Truth: CAFFEINE IMPROVES CARB BURNING
A review of ongoing research recently revealed that caffeinated drinks don't make you pee that much more than equal amounts of beverages without the buzz. The stimulant also doesn't worsen the effects of summertime heat. In fact, caffeine makes you feel better. Numerous studies have shown that it lowers your rate of perceived exertion while improving your strength, endurance and mental performance. Even better, researchers from the University of Birmingham, in England, found that riders who drank a caffeinated sports beverage burned the drink's carbs 26 percent faster than those who consumed a noncaffeinated sports drink, likely because caffeine speeds glucose absorption in the intestine.
Hype: YOU NEED MORE PROTEIN
Initially, carbohydrates were the essential building blocks of the sports beverage. Then protein muscled its way onto the scene, after early studies showed that carb-protein blends seemed to shoot into the bloodstream and enhance endurance cycling performance better than carb-only beverages.
Truth: YOU NEED A LITTLE PROTEIN... MAYBE
Recent research on 10 trained cyclists performing an 80K trial showed that riders drinking carb-only beverages did just as well as those drinking carb-protein beverages, and both groups did better than those consuming flavored water. However, the International Society of Sports Nutrition recently reported that taking in branched-chain amino acids (BCAAs) during vigorous aerobic exercise can decrease muscle damage and depletion. "If you're on a long ride where you're also eating, you'll be taking in protein already," says Ryan, "so it's likely not necessary to also have it in your drink."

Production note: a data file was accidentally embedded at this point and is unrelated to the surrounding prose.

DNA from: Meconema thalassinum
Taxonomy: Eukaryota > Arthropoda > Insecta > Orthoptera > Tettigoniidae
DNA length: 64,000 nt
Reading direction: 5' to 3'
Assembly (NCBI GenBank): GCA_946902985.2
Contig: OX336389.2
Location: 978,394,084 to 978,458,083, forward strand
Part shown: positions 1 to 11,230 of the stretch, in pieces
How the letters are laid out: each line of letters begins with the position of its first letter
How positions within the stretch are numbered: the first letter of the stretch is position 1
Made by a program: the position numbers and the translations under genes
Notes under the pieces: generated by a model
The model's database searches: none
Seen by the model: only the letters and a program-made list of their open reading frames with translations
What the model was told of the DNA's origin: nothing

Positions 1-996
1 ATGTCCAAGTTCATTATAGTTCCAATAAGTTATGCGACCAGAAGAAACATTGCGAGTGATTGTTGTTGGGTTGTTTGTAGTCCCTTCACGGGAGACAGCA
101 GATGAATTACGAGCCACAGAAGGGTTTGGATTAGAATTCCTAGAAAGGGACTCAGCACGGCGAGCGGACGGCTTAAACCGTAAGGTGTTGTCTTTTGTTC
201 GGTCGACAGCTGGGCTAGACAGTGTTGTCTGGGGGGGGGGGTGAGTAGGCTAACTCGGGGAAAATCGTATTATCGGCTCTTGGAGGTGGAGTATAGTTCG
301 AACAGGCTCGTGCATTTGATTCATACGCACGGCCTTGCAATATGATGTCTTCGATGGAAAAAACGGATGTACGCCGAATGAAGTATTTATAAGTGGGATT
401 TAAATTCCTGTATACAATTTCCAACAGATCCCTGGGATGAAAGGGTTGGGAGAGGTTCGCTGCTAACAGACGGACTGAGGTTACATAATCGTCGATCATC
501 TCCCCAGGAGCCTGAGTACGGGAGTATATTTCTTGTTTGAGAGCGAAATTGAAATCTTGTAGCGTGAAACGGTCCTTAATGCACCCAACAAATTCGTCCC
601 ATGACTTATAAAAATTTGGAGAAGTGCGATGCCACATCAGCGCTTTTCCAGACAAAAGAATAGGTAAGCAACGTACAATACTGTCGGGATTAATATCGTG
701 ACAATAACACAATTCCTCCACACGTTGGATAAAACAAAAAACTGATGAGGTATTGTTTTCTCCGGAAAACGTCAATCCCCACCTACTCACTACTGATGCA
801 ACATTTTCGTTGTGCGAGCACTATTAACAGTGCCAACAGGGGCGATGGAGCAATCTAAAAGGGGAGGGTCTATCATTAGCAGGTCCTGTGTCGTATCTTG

Hype: HYDRATION DURING EXERCISE IS THE BE-ALL AND END-ALL
Big beverage companies would have you grabbing your sports drink during every ride, no matter how long or short the effort, lest you suffer the ill effects of dehydration.
Truth: DRINKING EVERY DAY IS ESSENTIAL
"Your first priority should be staying on top of your daily hydration," says Ryan. Research on gym-goers found that nearly half began their workouts in a dehydrated state. "Many people don't consume enough fluids during the day," Ryan says. "If you hydrate properly on a regular basis, you won't need to worry as much about getting dehydrated during a typical moderate ride." The old eight-glasses-a-day dictum is a good guidepost.Search for a cycling event